Documents show settlers scattered throughout the Pamlico River region as early as 1690. In December 1700 English explorer and botanist John Lawson began his journey from Charleston, in present-day South Carolina, northward in search of land suitable for a settlement. He ended his quest in February 1701, when he sighted the high-banked land nestled in a quiet cove just off the Pamlico River. Word spread quickly of this desirable area that offered many advantages, such as water access, plentiful game, abundant pine and cypress forests, and rich farmland. A town with seventy-one lots was surveyed and named Bath in honor of Englishman John Granville, Earl of Bath. With the ability to purchase lots, residents migrated to the new settlement from the northern areas, and to a lesser extent, from Europe. This growth led to legislation passed on March 8, 1705, that made Bath the first incorporated town in Carolina.
As the first named town, Bath quickly became an area of importance. Government officials conducted business and established their homes there. Port Bath, the first official port of North Carolina, was so named in 1715. Ships brought not only settlers but goods for those living in the area. Those ships would leave the wharves lining the shore along Bath Creek filled with the valuable tar, turpentine, and pitch—or naval stores—collected from the longleaf pine trees and sought back in the homeland.
Some of our earliest descriptions of Bath and its people can be found in letters from missionaries sent by the Church of England to deliver the word of God. In 1709 the Reverend William Gordon reported that Bath consisted “of about twelve houses” but had not built a church. He went on to write that the “Pamlico area in all probability will be the center of trade since it has the advantage of a better inlet for shipping and is surrounded with pleasant savannas for cattle.” In addition to growing numbers of English immigrants, Bath’s early settlers included French Huguenots, who began moving from Mannakin Town on the James River in 1705. Some of their surnames are still found in Bath.
Economic growth and decline have been experienced in Bath over the years because of outside forces, such as the move of county government activities to Washington, North Carolina, in 1785, and the Civil War (1861–1865). At the end of the 1800s, Bath again flourished as steam mills appeared along the waterfront. Farming and fishing were lucrative professions, and families were often quite large, as it took many hands to succeed.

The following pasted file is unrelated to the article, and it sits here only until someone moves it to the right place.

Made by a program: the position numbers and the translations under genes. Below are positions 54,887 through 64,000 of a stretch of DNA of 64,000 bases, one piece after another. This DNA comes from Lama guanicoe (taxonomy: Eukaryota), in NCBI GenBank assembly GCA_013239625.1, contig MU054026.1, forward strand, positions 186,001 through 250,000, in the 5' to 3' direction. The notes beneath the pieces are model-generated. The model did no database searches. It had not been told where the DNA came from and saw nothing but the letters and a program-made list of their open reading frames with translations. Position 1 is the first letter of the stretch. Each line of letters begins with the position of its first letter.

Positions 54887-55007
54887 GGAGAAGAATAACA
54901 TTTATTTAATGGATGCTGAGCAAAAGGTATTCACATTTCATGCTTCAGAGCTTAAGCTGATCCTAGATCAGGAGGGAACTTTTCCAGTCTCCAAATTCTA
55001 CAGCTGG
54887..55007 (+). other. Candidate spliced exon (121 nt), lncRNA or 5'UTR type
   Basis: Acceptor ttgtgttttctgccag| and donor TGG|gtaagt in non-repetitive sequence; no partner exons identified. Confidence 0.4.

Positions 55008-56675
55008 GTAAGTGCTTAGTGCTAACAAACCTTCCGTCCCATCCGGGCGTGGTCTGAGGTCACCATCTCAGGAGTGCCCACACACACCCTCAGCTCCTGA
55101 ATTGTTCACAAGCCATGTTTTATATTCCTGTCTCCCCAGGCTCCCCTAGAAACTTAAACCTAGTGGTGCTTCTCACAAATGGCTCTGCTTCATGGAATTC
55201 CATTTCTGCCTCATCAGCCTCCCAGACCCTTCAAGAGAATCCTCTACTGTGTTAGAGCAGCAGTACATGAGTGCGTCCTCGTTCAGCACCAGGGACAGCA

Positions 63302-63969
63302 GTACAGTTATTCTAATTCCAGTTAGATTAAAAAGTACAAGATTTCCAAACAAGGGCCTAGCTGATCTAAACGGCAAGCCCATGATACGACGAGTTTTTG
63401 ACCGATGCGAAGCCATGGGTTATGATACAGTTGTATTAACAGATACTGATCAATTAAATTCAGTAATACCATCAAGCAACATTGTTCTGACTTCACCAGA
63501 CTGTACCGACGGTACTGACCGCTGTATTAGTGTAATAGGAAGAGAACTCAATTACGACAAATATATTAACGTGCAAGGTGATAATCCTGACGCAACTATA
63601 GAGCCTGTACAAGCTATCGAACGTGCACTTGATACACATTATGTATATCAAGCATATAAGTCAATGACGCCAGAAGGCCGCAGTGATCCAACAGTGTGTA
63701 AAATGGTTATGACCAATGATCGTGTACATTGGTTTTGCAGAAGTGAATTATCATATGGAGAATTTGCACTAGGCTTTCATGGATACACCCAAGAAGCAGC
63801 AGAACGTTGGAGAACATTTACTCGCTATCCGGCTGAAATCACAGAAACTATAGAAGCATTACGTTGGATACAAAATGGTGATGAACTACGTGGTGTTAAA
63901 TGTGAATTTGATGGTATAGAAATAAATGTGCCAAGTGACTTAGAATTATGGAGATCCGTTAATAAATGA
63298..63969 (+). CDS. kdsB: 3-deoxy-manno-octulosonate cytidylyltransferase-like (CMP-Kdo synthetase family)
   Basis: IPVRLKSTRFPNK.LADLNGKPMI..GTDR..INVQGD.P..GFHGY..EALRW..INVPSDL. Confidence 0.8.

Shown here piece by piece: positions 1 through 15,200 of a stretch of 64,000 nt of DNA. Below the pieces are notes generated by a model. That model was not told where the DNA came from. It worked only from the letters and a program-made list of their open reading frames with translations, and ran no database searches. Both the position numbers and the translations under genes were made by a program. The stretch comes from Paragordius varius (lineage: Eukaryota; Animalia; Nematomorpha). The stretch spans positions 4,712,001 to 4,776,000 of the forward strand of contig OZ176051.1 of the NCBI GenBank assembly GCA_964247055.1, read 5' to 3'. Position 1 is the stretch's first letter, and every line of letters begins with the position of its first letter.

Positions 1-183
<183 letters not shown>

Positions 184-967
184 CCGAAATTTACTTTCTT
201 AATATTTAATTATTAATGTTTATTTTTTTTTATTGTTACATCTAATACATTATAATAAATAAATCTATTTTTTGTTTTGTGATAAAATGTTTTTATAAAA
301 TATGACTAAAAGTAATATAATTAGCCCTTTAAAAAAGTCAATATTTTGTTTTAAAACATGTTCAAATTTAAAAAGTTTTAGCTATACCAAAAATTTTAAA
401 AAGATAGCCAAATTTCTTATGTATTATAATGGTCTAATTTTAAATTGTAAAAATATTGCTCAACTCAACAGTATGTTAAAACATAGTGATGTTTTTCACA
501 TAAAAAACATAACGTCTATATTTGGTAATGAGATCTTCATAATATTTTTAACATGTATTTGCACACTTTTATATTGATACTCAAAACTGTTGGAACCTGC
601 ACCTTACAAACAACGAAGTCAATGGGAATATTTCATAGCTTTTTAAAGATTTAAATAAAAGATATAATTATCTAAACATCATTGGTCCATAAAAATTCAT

These days, we tend not to categorize people as they move from place to place as immigrants or migrants, even though the definitions have not changed. Moving within a town, city, state, country, or even the world is accepted as a way of life since the ability to travel easily and quickly has advanced. But, even today, this type of movement can greatly change the face of an area. Bath as the small hometown in the early to mid-1900s is a much different place now. In that earlier time, the land and water were sources of income, and several generations often lived in the same household, resulting in the town’s population having reached 600 at times. As transportation advanced, more children began to attend college, and in seeking a more urban lifestyle, to migrate to the cities. Today, the quiet hamlet is home to about 280 residents. As our forefathers, whether fifty or 250 years ago, migrated to other areas looking for a better life, Bath’s residents today are mostly retirees who have migrated there from the quicker pace of large cities, seeking the quieter, more relaxed pace of the waterfront town—and maybe an atmosphere that matches their childhood memories.
Many aspects of Bath, like the water and the land itself, have not changed much since Lawson landed on the banks of Bath Creek in 1701, but certainly the people making up the town have changed quite often. Who knows how many times one area can fluctuate between deprivation and prosperity or population growth and decline? But the bottom line is always—the only constant thing is change.
At the time of the publication of this article, Bea Latham serves as historic interpreter at Historic Bath State Historic Site. As part of Bath’s three hundredth anniversary celebration, in 2005 she and Tricia Samford helped update a new version of Alan D. Watson’s book Bath: The First Town in North Carolina. To learn more about Bath, visit http://www.nchistoricsites.org/bath/bath.htm.
Virtual tours of Historic Bath are available on the Historic Sites Web site at: http://www.nchistoricsites.org/bath/bathvt/bathvirtualtourV.htm.
References and additional resources:
"Historic Bath." NC Historic Sites. Accessed 10/15/2010. http://www.nchistoricsites.org/bath/bath.htm
"Bath Tricentennial Digital Exhibit." Eastern North Carolina Digital History Exhibits. Accessed 10/15/2010. https://digital.lib.ecu.edu/collection/bath.aspx
Ewen, Charles R. “John Lawson’s Bath: A Subterranean Perspective.” The North Carolina Historical Review 88, no. 3 (2011): 265–79. http://www.jstor.org/stable/23523631.
1 January 2006 | Latham, Bea